My prints are archival quality with a deep matte finish, and exclusively black and white. The schools I’m currently serving are private schools, so I can afford this higher end fine-art school portrait model. Some people order just one 5 x 7. My biggest order to date has been $850 (the parents had three kids). In my first school, 85 percent of the families made purchases, which I’ve discovered is a great average. 


school portraits are an added income stream

Last year was my third year in business, and it turned out to be my best year because of the fine-art school portraits.

Like the rest of the world, I sheltered in place in March 2020 and didn’t photograph for almost six months. In late August, I started photographing families outdoors again, keeping my distance and always wearing a mask. Between my two schools and the two pop-up events I held in the fall, I photographed over 350 students. That income made up 60 percent of my total income in 2020, with the other 40 percent coming from lifestyle family and branding sessions.      

[Read: Diversifying Business—10 Questions for Photographer and Entrepreneur Daniel Kudish]


There are so many programs out there for proofing and selling your school portraits—Shootproof, Pixieset, GotPhoto, PhotoDay, ImageQuix. Like any other software, you need to explore several to see which is the best fit for your needs. I create an unlinked Welcome page on my Squarespace site for each school where I introduce myself, prepare the parents before school picture day, ask them to fill out a brief form where I give them a chance to request a password for their child’s gallery, say yes or no to my model release and opt-in to my email list if they’d like. 

After photos are ready, I update this page with a tutorial video of how to view their photos and place their order. Educating the parents means I get fewer questions in my inbox. This then also directs them to my website, where they might look around to learn more about my newborn, family and branding sessions. 


black and white photo good fit for family photographers

Fine-art school portraits are a perfect fit for my Connecticut-based lifestyle photography business. So many parents have never had the opportunity to have beautiful school portraits of their children that look genuine. The “norm” is big-box companies that use cheesy backgrounds and force smiles that end up looking nothing like their child.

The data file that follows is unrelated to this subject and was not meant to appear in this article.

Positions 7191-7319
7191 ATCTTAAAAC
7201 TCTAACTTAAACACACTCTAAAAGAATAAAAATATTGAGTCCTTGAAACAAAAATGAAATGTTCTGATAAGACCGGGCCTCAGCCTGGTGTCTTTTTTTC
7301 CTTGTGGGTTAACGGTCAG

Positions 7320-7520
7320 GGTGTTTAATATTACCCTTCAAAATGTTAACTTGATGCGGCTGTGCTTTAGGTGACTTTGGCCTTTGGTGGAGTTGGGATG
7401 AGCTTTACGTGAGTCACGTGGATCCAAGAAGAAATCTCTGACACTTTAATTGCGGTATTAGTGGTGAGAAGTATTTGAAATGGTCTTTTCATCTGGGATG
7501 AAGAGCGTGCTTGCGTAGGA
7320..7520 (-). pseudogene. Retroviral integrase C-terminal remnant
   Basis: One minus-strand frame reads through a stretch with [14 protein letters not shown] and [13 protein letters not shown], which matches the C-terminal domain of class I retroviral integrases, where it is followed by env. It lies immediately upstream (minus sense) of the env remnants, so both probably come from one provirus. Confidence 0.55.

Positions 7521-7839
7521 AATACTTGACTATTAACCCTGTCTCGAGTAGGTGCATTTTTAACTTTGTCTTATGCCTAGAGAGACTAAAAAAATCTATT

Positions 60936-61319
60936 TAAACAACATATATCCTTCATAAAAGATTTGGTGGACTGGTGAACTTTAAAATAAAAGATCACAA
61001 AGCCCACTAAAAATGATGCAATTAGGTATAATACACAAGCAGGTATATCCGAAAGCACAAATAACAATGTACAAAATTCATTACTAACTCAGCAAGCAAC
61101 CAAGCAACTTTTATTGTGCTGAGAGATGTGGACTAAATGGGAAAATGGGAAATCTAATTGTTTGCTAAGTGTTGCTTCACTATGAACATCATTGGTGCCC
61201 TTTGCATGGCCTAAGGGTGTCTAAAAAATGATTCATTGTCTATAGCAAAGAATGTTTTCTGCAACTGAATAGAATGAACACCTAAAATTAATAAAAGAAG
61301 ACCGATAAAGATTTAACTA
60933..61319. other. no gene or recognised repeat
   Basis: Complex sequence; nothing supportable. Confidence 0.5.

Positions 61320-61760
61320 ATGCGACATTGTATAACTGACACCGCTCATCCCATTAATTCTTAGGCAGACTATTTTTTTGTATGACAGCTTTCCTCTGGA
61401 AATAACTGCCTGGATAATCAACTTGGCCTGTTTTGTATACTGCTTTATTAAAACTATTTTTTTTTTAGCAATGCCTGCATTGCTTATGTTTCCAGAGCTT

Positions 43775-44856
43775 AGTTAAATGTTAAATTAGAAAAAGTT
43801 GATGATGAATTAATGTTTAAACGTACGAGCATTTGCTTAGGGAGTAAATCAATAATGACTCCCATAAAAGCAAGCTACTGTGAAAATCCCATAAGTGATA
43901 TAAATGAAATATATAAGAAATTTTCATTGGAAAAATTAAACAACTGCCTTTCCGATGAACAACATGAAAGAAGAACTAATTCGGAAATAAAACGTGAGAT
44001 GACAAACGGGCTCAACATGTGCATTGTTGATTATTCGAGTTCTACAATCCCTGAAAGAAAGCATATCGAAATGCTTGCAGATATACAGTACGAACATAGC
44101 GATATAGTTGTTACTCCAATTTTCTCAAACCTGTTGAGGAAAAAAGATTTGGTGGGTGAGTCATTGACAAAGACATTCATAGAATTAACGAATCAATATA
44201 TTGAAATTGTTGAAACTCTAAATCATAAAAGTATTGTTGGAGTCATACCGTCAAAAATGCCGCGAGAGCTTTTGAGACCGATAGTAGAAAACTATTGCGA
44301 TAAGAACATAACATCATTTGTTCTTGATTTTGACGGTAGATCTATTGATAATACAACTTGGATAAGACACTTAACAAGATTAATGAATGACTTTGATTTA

The black-and-white volume photography I deliver families are classic and timeless. The focus is on the child’s face, not what they’re wearing. I’ve gotten the most wonderful feedback on these school portraits, and it brings me so much joy to know that parents see their child’s personality in my photos.

Only you can know if this feels like a good fit for you. It’s a lot of work, and there is certainly a learning curve, but I’m continuing to refine my back-end process, and I really love doing this.


You might be thinking, Okay, this sounds great, but how do I book a school? Once you’ve sorted out your process and created a portfolio to show what your fine-art school portraits will look like, start reaching out in your community. If you have school-age children, talk to their school. If you have friends with children in other local schools, ask if they’d be willing to recommend you. Write an email they can copy and paste to send to their school. 

I recommend starting with a phone call and following up with an email. If you don’t hear back, don’t assume it’s because they’re not interested. I always send another follow-up email because school administrators are busy, now more than ever.  

If you’re having trouble getting in the door at schools, launch a pop-up event. In this case, I charge a “sitting fee” to reserve their time slot so you can plan ahead and know they’ll show up. I then provide a coupon code to credit toward their purchase. 

If you give this a try, I’d love to hear how it went. Feel free to DM me on on Instagram or Facebook to share your experience. 

Lindsey Turner runs Lindsey Victoria Photography out of Litchfield County, Connecticut, where she photographs fine-art school portraits as well as branding, family and newborn sessions.